January 1, 1970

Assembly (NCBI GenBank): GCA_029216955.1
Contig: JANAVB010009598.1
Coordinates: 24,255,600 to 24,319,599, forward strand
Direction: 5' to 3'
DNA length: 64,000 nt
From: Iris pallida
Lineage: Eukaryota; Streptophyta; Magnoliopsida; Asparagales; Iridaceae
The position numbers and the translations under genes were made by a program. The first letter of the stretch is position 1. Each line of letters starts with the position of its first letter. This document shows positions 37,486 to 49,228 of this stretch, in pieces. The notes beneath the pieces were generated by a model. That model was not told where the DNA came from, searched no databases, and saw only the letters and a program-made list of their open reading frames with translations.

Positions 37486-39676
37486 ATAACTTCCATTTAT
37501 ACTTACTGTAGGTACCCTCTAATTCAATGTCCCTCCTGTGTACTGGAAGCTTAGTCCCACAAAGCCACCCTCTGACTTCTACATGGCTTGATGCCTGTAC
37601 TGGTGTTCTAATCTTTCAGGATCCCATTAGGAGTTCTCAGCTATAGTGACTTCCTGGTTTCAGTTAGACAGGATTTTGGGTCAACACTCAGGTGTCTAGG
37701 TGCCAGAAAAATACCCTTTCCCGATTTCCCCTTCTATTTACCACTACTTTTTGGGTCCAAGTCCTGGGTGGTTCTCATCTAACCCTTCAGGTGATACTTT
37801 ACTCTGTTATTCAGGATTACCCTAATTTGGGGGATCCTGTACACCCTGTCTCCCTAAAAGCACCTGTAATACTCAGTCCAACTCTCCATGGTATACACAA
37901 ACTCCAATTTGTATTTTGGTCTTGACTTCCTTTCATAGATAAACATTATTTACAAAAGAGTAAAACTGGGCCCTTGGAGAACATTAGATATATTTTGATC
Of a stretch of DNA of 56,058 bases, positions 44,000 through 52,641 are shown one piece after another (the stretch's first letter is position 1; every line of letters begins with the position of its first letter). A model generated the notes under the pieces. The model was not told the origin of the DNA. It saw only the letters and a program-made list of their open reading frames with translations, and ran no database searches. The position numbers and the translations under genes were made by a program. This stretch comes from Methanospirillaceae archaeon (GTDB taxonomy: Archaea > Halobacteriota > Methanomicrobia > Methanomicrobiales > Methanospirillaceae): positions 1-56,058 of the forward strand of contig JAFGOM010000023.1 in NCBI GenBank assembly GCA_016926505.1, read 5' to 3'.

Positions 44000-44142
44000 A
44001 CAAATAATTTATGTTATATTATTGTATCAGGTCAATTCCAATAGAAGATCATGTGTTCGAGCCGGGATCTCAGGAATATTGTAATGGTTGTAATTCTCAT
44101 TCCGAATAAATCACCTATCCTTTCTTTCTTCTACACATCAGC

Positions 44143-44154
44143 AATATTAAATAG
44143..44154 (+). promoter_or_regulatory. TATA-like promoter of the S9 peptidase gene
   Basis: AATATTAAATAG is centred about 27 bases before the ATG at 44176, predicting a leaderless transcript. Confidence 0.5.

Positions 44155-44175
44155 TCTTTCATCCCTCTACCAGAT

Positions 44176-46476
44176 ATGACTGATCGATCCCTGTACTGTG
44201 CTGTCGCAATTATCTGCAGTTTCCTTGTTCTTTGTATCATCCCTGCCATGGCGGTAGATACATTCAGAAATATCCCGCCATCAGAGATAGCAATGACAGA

While fans of the series will appreciate getting the backstory to Eleven's mom, Terry Ives it isn't necessary to have watched the series to enjoy this. Bond offered an engaging tale set during the Vietnam War and the drafts. The story introduces to Bloomington college student Terry Ives, and her classmates Alice, Gloria and Ken. Each is a participant in Brenner's tests and those tests, and the lab lead to abilities, discovers and danger.If you love Stranger Things, you'll slip right in to this s While fans of the series will appreciate getting the backstory to Eleven's mom, Terry Ives it isn't necessary to have watched the series to enjoy this. Bond offered an engaging tale set during the Vietnam War and the drafts. The story introduces to Bloomington college student Terry Ives, and her classmates Alice, Gloria and Ken. Each is a participant in Brenner's tests and those tests, and the lab lead to abilities, discovers and danger.If you love Stranger Things, you'll slip right in to this storyline with its paranormal and urban fantasy vibe. The tests are trippy but a discovery of a young child with incredible abilities soon have Terry and her friends investigating what exactly is happening within the walls of the institute. Danger, men in suits and unthinkable twists and outcomes kept me listening into the wee hours. Everyone's gifts were unique but what happens to Terry will send chills down your spine.Suspicious Minds was a fantastic prequel, but it also left the door open for another book or two before Stranger Things. I hope that more are in the works. I would also love to see this brought to Netflix. *fingers-crossed*Kristen Sieh narrates, and it was my first experience with her. I thought she did a splendid job of delivering the tone and voices for the story and characters. I like when a character speaks and I immediately know by tone and mannerism who is speaking. Such was the case here. I would not hesitate to listen to Sieh again. I listened to the first chapter and normal speed, then bumped it up to 1.3X. This review was originally posted at Caffeinated Reviewer